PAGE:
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Botswana, and other southern African countries, have too many elephants
By Jacqueline Howard
BBC News

The president of Botswana has threatened to send 20,000 elephants to Germany in a dispute over conservation.

Earlier this year, Germany’s environment ministry suggested there should be stricter limits on importing trophies from hunting animals.

Botswana’s President Mokgweetsi Masisi told German media this would only impoverish people in his country.

He said elephant numbers had exploded as a result of conservation efforts, and hunting helped keep them in check.

Germans should “live together with the animals, in the way you are trying to tell us to”, Mr Masisi told German newspaper Bild. “This is no joke.”

Botswana is home to about a third of the world’s elephant population – over 130,000 – more than it has space for.

Herds were causing damage to property, eating crops and trampling residents, Mr Masisi said.

Botswana has previously given 8,000 elephants to neighbouring Angola, and has offered hundreds more to Mozambique, as a means of bringing the population down.

“We would like to offer such a gift to Germany,” Mr Masisi said, adding that he would not take no for an answer.

Animal rights groups argue that trophy hunting – shooting an animal and then taking its head or skin back home as a trophy – is cruel and should be banned.

Germany is the EU’s largest importer of African elephant trophies, and hunting trophies overall, according to a 2021 report by the Humane Society International.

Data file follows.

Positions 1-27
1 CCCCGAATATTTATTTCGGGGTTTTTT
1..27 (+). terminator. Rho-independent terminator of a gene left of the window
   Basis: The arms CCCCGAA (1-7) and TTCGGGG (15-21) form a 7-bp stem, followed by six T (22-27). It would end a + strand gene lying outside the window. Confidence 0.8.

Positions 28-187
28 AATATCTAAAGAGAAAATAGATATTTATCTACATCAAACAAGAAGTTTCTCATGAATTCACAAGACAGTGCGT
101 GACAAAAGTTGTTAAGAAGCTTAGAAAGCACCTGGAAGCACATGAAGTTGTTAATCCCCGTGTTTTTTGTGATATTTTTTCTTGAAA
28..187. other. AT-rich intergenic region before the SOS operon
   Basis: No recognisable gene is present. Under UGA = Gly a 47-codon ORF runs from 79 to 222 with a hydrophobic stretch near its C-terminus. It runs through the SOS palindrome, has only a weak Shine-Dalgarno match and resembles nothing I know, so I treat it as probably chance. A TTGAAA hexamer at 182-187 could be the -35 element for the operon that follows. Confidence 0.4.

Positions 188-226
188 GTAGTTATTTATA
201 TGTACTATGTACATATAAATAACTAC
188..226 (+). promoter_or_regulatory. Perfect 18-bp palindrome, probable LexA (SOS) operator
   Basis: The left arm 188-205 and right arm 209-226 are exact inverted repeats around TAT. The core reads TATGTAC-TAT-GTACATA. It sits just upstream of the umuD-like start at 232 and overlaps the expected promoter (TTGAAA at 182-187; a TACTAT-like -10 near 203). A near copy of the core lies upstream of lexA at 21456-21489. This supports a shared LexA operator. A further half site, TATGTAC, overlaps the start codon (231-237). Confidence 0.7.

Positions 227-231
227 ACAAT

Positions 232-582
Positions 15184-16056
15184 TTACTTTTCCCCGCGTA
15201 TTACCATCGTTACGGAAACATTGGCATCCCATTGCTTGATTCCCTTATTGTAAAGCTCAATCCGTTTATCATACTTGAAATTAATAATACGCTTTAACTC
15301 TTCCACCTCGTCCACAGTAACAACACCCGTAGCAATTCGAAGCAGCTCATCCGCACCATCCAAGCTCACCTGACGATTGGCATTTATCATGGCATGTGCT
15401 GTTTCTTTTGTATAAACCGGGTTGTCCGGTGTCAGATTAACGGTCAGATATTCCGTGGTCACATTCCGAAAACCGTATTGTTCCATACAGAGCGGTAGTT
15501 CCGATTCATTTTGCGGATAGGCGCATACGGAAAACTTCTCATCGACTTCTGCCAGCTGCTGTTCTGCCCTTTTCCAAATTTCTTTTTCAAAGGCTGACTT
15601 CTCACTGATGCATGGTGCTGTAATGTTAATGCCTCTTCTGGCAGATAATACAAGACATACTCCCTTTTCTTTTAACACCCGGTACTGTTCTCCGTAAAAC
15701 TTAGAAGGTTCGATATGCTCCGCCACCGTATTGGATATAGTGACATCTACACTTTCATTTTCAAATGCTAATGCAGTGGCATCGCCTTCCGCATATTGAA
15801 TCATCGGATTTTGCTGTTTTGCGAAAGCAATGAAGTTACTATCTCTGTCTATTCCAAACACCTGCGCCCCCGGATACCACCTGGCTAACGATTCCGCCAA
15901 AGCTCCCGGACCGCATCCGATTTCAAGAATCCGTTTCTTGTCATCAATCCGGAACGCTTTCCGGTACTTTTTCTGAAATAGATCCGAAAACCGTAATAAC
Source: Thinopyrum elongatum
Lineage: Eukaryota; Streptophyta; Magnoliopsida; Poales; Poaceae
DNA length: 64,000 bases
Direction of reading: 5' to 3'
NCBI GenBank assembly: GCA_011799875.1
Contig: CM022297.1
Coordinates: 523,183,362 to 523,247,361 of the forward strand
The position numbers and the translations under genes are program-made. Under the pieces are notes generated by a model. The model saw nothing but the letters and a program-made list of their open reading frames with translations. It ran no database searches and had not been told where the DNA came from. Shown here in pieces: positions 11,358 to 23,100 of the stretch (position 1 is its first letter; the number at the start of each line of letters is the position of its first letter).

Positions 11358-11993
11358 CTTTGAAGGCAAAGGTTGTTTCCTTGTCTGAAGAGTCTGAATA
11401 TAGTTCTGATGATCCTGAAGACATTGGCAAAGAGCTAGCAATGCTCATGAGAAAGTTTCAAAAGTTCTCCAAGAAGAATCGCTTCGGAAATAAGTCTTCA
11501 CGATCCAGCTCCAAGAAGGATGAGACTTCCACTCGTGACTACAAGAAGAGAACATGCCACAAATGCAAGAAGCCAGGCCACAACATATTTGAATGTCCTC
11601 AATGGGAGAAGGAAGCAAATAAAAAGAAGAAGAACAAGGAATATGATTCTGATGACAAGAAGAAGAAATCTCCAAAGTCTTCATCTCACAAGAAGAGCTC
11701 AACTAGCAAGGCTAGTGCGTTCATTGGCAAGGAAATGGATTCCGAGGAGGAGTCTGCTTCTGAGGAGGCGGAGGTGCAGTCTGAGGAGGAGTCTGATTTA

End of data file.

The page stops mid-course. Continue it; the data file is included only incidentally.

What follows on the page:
Botswana banned the practice in 2014, but lifted the restrictions in 2019 after facing pressure from local communities.

The country now issues annual hunting quotas, saying that it provides a good source of income for local people, so they are less tempted to poach wild animals, and that it is licensed and strictly controlled.

It has previously considered using elephants for pet food.

A spokeswoman for the environment ministry in Berlin told the AFP news agency that Botswana had not raised any concerns with Germany on the matter.

“In light of the alarming loss of biological diversity, we have a special responsibility to do everything to ensure the import of hunting trophies is sustainable and legal,” she said.

The ministry, however, remained in talks with African countries affected by import rules, including Botswana, the spokeswoman said.

Australia, France and Belgium are among countries that have banned the trade in hunting trophies.

In March, UK MPs voted to support a ban on importing hunting trophies, but the legislation has further scrutiny to pass before becoming law.

A pledge to ban the import of hunting trophies was included in the Conservatives’ 2019 general election manifesto.

Botswana, along with its neighbours Zimbabwe and Namibia, has also argued that it should be allowed to sell their stockpiles of ivory so it can earn money from its huge numbers of elephants.

Countries in East Africa, as well as animal rights groups, have opposed this saying it would encourage poaching.

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